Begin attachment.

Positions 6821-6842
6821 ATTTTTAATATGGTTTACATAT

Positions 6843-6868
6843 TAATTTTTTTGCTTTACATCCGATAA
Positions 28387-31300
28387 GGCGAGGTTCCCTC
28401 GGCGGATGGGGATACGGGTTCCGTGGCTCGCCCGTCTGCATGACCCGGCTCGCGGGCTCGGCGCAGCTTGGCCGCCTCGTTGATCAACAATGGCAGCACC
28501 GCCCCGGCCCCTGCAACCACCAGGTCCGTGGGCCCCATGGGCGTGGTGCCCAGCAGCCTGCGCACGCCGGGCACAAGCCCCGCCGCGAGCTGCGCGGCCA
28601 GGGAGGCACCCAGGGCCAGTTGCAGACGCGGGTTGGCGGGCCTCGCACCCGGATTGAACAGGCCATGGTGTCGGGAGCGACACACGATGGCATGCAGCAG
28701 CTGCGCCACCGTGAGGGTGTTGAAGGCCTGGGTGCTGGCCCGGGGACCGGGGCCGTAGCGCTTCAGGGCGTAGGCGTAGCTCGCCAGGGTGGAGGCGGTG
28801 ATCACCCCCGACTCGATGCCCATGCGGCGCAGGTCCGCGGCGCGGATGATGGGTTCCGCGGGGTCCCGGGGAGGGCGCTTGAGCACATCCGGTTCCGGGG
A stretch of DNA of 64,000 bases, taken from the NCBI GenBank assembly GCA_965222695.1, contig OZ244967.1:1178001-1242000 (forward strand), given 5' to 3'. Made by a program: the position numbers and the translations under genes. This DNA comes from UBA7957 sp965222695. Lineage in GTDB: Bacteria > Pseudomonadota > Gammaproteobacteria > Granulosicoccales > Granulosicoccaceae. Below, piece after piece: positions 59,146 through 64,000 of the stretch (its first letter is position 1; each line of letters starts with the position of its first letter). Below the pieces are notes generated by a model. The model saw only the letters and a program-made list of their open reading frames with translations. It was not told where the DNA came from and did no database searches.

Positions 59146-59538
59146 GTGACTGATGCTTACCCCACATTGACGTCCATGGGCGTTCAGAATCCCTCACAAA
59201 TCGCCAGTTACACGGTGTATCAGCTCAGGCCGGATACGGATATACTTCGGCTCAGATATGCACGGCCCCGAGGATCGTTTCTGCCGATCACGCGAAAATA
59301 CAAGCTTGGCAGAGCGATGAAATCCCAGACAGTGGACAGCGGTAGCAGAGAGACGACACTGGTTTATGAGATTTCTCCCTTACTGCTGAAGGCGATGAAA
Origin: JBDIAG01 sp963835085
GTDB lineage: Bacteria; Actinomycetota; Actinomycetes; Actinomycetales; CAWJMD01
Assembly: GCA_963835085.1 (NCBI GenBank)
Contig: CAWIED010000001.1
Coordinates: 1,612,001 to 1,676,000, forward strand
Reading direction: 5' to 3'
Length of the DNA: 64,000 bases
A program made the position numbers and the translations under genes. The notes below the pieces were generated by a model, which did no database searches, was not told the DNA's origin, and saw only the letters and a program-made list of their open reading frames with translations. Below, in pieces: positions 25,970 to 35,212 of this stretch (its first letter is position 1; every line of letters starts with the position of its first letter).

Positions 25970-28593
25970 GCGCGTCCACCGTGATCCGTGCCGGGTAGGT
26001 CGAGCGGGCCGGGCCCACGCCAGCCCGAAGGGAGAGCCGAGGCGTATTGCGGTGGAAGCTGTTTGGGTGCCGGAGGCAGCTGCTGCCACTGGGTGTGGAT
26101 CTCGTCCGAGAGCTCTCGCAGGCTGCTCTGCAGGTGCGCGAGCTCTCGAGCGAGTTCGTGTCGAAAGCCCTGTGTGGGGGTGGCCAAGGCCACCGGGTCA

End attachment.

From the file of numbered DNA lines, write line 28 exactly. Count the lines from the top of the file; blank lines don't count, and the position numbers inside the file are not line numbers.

26101 CTCGTCCGAGAGCTCTCGCAGGCTGCTCTGCAGGTGCGCGAGCTCTCGAGCGAGTTCGTGTCGAAAGCCCTGTGTGGGGGTGGCCAAGGCCACCGGGTCA